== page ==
Exercise During Social Distancing

Can’t get to the gym? You’re also not obligated to keep up a strict exercise regimen right now, especially if you’ve been ill or might become ill. The best thing you can do right now is be as healthy – and rested – as possible. 

Take this time to rest your body.

Embrace joyful movement. Do exercise that makes sense and makes you feel good. This could include taking a walk around the block or a short bike ride if you can go outside. You can do some gentle stretches or yoga. Lift weights or do home calisthenics if these are part of your regular routine and you want to continue them. 

But it’s okay if you just rest and recover right now without an exercise regimen. 

Diet Culture Resources

I highly recommend these amazing books to help you break the diet cycle so you don’t hate yourself for quarantine snacks — they might change your life for long after this social distancing period is over! 

The Fuck It Diet by Caroline Dooner

Health At Every Size by Lindo Bacon 

PS. I overcame my eating disorder with the help of the books above, and now I help others overcome boundaries and traumatic triggers in a six week class that reframes the usual negative spiral in your head. Email me to get on the roster for 50% off!

8 Ways Cooking is a Form of Self Care

Cooking can be both meditative and calming for the mind. Creating a meal gives you something to contemplate and focus on, and preparing food can be meditative. Plus, when making a meal, you’re creating nourishment and fuel for your body to move through the day. Everything from an increased sense of calm, developed focus, to heightened senses during the cooking process helps to put our busy minds at ease. For a deeper look at how cooking can benefit your self-care regimen, Kitchen Cabinet Kings compiled 8 reasons cooking is like therapy.

cooking infographic

About the Author

As a senior content marketing specialist, Megan Darmody is most passionate about creating and promoting unique content that drives client growth. Outside of the office, you can find her seeking out the next camping spot or consuming way too much coffee.

Shopping Consciously as a Minimalist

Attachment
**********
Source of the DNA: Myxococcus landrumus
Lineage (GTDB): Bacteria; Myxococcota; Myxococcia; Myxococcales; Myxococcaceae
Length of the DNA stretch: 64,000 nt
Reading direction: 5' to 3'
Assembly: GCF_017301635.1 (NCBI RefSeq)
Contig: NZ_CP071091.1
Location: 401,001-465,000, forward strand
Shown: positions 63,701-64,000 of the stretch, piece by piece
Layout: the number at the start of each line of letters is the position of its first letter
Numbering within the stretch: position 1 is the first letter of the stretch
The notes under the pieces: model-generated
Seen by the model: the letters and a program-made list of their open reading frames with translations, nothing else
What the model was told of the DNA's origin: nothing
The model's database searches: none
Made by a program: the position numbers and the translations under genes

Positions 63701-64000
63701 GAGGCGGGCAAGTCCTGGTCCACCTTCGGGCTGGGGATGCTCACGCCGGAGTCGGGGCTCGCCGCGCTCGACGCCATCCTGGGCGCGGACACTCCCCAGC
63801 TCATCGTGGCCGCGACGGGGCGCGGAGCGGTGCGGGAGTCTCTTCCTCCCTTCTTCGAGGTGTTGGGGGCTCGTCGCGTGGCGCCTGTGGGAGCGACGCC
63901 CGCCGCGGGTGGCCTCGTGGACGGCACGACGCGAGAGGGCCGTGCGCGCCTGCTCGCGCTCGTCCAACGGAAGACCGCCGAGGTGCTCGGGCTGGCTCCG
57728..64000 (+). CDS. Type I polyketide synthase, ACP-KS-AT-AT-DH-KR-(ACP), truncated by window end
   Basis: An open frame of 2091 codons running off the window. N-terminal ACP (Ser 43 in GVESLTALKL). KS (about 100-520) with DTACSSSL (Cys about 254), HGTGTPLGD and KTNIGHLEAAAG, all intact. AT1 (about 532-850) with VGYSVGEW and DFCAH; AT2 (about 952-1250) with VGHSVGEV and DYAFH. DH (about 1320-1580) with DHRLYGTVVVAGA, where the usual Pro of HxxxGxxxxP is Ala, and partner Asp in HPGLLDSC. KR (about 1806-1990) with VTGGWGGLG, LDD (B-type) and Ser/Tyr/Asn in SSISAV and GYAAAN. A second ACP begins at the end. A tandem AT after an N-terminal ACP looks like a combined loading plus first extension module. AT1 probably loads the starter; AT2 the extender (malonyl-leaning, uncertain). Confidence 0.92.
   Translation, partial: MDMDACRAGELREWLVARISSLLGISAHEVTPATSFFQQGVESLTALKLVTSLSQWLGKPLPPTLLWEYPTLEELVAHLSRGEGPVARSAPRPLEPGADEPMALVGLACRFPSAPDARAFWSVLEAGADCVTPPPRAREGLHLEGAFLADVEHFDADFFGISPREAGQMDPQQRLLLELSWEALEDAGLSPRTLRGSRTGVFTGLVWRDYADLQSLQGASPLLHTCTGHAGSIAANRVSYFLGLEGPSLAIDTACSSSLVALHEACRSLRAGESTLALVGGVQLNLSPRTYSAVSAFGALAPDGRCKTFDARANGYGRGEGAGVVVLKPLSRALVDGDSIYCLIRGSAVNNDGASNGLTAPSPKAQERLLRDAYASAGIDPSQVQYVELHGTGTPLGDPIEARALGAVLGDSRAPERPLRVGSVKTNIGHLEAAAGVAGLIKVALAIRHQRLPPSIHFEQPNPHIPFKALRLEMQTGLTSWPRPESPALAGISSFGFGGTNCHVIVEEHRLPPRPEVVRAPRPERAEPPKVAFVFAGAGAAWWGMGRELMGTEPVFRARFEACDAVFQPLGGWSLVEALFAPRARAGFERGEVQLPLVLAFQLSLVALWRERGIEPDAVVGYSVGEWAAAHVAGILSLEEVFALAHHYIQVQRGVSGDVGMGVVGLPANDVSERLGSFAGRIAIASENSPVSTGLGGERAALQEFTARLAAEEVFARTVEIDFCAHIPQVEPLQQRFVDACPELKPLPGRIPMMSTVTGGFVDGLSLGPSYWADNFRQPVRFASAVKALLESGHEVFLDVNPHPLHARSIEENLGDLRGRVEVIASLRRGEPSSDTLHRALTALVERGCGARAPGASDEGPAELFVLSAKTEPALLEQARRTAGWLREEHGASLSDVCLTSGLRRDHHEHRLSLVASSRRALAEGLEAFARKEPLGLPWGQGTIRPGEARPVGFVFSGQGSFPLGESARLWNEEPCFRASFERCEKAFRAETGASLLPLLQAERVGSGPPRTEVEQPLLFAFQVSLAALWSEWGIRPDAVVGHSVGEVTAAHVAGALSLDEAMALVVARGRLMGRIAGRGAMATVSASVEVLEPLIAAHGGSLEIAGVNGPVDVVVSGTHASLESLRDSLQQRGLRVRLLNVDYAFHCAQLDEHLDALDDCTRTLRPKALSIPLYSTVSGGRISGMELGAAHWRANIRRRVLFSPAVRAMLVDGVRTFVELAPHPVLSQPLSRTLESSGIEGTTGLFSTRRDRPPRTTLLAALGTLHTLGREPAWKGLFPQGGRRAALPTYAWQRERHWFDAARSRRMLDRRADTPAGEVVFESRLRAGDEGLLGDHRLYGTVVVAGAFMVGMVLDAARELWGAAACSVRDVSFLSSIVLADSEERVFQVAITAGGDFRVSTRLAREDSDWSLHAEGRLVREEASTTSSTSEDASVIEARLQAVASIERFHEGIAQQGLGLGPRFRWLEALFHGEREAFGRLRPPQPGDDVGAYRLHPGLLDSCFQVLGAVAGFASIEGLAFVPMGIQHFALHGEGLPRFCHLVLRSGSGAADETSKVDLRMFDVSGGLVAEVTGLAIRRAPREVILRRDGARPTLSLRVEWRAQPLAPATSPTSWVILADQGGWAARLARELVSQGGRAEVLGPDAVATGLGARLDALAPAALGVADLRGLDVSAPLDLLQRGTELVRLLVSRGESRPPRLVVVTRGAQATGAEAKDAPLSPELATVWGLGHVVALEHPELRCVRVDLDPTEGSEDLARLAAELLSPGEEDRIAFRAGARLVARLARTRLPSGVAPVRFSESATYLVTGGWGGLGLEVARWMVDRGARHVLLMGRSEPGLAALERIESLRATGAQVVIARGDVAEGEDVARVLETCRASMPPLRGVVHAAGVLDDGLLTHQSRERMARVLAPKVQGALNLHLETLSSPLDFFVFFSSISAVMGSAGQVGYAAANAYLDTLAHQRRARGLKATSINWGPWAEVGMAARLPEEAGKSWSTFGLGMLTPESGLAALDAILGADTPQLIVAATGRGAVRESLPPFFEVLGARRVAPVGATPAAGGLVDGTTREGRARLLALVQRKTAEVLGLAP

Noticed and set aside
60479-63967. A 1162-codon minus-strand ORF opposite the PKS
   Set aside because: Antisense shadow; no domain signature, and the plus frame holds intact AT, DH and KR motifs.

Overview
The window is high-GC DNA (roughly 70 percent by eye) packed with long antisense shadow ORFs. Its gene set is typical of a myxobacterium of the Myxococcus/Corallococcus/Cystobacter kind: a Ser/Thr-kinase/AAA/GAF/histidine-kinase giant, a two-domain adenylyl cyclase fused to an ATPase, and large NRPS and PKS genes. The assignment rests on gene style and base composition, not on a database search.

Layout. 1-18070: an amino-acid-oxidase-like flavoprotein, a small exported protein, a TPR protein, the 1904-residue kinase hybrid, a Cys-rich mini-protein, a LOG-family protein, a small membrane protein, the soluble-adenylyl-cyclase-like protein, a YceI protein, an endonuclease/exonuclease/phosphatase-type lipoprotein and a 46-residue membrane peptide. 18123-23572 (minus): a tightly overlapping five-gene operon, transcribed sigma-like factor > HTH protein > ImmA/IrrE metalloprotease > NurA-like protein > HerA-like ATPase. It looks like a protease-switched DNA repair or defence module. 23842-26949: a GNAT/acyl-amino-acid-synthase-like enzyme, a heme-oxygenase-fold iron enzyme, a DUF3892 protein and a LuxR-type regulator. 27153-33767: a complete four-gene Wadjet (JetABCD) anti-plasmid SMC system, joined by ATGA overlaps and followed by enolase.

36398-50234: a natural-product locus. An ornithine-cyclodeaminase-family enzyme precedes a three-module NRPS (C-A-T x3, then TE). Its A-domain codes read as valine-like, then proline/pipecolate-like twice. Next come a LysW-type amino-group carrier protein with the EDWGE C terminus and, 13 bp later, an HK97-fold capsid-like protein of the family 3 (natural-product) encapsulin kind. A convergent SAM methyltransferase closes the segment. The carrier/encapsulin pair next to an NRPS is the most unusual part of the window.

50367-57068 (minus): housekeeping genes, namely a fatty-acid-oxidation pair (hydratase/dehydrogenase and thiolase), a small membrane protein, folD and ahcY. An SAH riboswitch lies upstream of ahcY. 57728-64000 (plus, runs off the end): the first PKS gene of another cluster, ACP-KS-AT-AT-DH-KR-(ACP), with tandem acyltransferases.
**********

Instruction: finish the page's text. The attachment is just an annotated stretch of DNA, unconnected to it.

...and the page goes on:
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Photo by Ali Yahya on Unsplash

While minimalism is already widely accepted as an eco-friendly way of living, there are still ways you can continue to do your part if you’ve adopted a “less is more” lifestyle. Shopping consciously is one of the easiest and most effective ways to embrace minimalism, while also putting our planet first. As you embrace the minimalist way of life, here are just a few ways you can shop more consciously along the way.

Take Inventory

Before you set out on any sort of shopping excursion, it’s always important to create a home inventory. By definition, minimalists seek to live with the items they need, as opposed to what they might want. This means you should strive to not have a significant amount of duplicate items in your household. While stocking up on canned goods or owning several sets of sneakers might not feel like a big deal in the beginning, buying excess quantities of items you already own can create more waste in the long run due to forgetting what you already have, food expiring before you can eat it, etc. Taking the time to write down a clear and concise inventory of the things you already have is a sure fire way to keep you from buying items you don’t need. 

It’s important to note, though, that not everyone can afford to replace things if they don’t have duplicates. Don’t feel pressured to pare down to the barest of minimums, and it’s ok to keep a backup of something stored in case of emergencies. Instead of focusing on a numerical limit, consider your space the limit. Only keep as many of something you can reasonably fit on the shelf, in the bin, or in your dresser.

Practice Mindful Grocery Shopping

A great way to keep yourself conscious as you shop is by being as mindful as possible as you purchase your groceries. Whether you like to buy your ingredients on a weekly or biweekly basis, be sure to have a plan of action when you enter the store. Having a list helps keep you on track and inspires less shopping spontaneity. Don’t shop on an empty stomach as this can cause you to purchase more than you need.